WD My Cloud HomeRM 839
- Great built quality
- Minimalist and clean design
- Easy setup process
- Cross platform applications
- Personal cloud storage
- Fast transfer speed (depends on your network setup)
- More affordable than dedicated NAS
- Lack of add-on services
- under-polished mobile app
Consumer cloud storage services such as Dropbox, Google Drive, OneDrive and much more has been around for quite some time. They offer reliable services and applications that work with many different requirements however with the caveat that you need to pay extra for the additional storage. With that in mind, Western Digital is introducing their newly refreshed My Cloud Home personal cloud storage options for home and general consumers. Imagine having your data stored in your own cloud storage without having to worry about all the restrictions from the public cloud service provider.
My Cloud Home Specifications
- WD My Cloud Home
- CAT 5E ethernet cable (1m)
- Power adapter with worldwide sockets
- User manual
Design & Build Quality
WD My Cloud Home comes in either single or dual drive configuration with various storage capacity options. The particular model we received from WD has a single 3TB drive.
The new design has taken the same inspiration from their latest My Passport portable storage line and they look absolutely beautiful. At the front is a small panel for activity LED light which is not overly bright.
There are plenty of ventilation for the drive and internal components. The rubber feet at the bottom keeps the drive in place while providing additional vibration reduction.
Unless you never heard of a network attached storage, this is not your regular USB external storage where you plug into your computer to access its contents. The USB connector at the back is meant for backups where you connect an external USB storage and back up into the My Cloud Drive.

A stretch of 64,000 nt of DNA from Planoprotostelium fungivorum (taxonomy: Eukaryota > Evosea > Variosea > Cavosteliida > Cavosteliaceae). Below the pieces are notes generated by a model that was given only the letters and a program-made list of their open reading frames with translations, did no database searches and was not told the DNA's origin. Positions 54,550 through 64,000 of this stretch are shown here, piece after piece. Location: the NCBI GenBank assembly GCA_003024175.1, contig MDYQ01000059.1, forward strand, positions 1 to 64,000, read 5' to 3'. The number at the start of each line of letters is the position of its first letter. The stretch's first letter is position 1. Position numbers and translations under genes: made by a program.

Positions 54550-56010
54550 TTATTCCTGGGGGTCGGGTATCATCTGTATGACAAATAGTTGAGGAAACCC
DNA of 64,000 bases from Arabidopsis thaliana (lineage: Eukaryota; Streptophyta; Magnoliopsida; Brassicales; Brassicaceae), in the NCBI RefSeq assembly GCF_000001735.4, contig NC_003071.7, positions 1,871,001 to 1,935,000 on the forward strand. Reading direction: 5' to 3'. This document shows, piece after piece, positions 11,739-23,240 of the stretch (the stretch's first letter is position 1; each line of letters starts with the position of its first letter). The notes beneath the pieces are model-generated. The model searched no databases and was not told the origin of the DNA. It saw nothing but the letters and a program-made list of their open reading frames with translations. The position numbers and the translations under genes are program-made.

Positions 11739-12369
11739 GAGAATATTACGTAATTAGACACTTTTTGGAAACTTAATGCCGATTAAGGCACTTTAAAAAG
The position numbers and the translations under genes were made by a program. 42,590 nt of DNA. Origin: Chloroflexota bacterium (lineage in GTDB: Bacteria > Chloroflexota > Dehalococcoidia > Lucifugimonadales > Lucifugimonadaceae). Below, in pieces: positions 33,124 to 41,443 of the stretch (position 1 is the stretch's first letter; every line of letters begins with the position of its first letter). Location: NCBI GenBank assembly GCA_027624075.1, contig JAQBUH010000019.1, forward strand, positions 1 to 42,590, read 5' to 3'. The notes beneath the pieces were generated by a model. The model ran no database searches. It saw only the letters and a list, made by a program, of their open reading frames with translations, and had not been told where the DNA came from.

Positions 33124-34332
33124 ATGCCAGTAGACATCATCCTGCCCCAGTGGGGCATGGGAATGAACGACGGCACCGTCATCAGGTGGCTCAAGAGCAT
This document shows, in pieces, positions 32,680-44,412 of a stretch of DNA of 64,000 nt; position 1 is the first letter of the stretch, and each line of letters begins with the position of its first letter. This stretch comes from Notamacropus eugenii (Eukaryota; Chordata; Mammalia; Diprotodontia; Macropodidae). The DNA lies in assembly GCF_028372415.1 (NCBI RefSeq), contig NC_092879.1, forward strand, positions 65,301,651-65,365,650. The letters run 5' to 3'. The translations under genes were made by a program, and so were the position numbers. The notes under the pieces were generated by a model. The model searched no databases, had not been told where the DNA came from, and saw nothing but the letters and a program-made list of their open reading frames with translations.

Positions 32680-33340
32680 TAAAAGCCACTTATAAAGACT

It works through the ethernet cable and the router. Once My Cloud Home is connected to the network, the user can head to the URL on the quick start guide to register an account and your computer should be able to detect and establish a connection with the storage. Just make sure your computer is connected to the same network. Thumbs up for the simple setup procedure.
The interface shares a lot of similarity with Dropbox and that means it shouldn’t be very difficult for you to learn how to use it. You can create folders and upload files straight from the browser.
If you download the desktop app for Windows or macOS, you will also get to enjoy the file and folder sync function. It also comes with Windows Explorer integration so that you can share any folder or make it available offline via the My Cloud application.
Just make sure you have to enable “available offline” for that folder and you will have an offline copy on your computer. The system will make sure the folder is kept in sync with the ones on the cloud.
The mobile app, on the other hand, is pretty bare bones. The key function of the mobile app is the auto backup function where all your photos and videos to the My Cloud Home device.